The New York Times ran a story, When There’s No Such Thing as Too Much Information, by Steve Lohr, that covered some of the value of using data to help with business decisions. The article began with the challenge and opportunity provided by the massive about of information we have today. If organizations are not swamped by the sheer volume, there is a lot of value to be gleamed from smart analysis of the content.
The article then focused on research conducted by new research led by Erik Brynjolfsson, an economist at the Sloan School of Management at the Massachusetts Institute of Technology. Brynjolfsson and his colleagues, Lorin Hitt, a professor at the Wharton School of the University of Pennsylvania, and Heekyung Kim, a graduate student at M.I.T., looked at 179 large companies. They found that those that adopted “data-driven decision making” achieved productivity rates 5 to 6 percent higher than could be explained by other factors, including how much the companies invested in technology.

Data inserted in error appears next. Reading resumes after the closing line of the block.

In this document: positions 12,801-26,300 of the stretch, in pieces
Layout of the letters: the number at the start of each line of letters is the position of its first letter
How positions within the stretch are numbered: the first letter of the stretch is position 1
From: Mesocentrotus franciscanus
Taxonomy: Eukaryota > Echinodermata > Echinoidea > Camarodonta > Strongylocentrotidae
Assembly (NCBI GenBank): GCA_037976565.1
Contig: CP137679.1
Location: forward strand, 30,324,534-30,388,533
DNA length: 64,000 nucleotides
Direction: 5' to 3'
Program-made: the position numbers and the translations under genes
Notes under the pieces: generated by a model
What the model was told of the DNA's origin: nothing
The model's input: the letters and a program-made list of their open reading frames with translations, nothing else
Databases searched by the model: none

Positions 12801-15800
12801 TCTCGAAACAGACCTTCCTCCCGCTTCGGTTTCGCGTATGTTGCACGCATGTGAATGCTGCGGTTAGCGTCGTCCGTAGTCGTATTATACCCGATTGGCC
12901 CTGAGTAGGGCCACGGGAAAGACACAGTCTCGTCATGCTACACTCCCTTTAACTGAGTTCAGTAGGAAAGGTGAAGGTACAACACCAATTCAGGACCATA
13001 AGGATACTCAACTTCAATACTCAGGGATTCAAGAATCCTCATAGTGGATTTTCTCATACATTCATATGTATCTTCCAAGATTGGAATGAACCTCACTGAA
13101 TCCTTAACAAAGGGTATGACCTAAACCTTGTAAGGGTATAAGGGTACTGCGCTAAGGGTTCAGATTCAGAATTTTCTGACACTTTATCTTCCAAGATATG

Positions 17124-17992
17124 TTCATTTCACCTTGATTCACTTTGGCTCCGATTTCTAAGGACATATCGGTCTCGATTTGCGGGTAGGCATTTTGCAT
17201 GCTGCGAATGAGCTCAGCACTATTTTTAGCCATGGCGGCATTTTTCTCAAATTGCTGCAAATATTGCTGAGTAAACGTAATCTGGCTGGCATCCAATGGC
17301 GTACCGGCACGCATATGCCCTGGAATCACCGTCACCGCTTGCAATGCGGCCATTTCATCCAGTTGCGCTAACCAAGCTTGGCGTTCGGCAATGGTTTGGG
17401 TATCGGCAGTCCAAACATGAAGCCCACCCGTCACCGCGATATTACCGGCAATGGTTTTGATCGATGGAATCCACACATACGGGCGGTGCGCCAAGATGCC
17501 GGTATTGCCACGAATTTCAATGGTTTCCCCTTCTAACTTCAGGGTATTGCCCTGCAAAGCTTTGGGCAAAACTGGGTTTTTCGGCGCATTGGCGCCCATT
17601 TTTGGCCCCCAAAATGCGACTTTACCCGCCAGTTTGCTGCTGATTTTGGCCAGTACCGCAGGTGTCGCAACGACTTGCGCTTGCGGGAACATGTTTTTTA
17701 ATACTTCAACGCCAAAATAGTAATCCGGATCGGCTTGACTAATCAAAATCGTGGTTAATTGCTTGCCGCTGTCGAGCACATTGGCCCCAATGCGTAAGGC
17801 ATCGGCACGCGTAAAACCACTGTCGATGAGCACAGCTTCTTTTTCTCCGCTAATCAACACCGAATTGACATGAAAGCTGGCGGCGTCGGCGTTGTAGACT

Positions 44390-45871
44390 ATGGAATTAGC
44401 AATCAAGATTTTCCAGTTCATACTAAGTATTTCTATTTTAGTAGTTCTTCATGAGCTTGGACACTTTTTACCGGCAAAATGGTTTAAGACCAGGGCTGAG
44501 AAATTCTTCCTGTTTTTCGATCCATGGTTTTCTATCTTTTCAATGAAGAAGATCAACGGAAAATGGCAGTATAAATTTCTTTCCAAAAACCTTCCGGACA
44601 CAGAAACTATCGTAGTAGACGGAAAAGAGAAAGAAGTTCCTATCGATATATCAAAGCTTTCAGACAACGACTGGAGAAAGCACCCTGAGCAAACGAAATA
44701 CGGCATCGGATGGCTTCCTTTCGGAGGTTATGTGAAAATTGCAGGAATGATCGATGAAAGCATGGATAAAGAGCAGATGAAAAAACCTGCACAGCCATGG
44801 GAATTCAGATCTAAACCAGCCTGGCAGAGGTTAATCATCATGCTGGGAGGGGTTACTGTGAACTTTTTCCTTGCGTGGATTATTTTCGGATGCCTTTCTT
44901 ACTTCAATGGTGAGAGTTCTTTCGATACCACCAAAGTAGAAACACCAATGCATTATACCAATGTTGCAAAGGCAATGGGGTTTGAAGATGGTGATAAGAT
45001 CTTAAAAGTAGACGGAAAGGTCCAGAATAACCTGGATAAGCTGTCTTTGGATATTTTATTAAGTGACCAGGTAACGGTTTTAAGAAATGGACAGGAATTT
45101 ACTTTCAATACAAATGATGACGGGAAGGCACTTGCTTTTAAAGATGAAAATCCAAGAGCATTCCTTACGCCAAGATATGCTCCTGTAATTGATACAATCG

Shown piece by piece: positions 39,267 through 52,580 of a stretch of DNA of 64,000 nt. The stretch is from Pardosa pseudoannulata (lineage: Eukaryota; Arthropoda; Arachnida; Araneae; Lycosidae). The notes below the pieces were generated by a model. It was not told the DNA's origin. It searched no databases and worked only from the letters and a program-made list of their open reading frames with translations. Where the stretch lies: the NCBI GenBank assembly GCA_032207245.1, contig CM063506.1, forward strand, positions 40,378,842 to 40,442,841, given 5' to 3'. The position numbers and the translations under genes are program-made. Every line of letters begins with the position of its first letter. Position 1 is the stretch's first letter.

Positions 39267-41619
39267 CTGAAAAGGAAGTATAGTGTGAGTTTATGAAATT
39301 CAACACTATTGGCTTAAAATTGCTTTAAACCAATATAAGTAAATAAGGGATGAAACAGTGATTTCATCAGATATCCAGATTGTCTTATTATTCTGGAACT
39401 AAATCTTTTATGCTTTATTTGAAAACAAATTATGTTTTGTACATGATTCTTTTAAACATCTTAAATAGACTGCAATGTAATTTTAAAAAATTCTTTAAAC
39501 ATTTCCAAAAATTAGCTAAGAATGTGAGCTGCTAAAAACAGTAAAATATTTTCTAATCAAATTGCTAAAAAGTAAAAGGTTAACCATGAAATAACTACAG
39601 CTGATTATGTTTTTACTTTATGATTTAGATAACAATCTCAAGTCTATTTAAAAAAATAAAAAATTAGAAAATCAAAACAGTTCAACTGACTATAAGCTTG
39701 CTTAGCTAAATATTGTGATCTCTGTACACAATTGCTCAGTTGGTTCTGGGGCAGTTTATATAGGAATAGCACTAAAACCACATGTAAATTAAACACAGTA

The Times article noted that Thomas H. Davenport, my former colleague and a professor of information technology and management at Babson College, made that point in his most recent book, with Jeanne G. Harris and Robert Morison, Analytics at Work: Smarter Decisions, Better Results.
The drive to help companies find meaningful patterns in the vast amounts of content has created a fast-growing business intelligence (BI) industry. Major technology companies – IBM, Oracle, SAP and Microsoft — have collectively spent more than $25 billion buying up specialist companies in the field.
The Times quotes David Grossman, a technology analyst at Stifel Nicolaus, “The biggest change facing corporations is the explosion of data. The best business is in helping customers analyze and manage all that data.”
We are very pleased to se these research findings and commentary as making sense of content overload and finding patterns within it is the goal of the Darwin Awareness Engine™.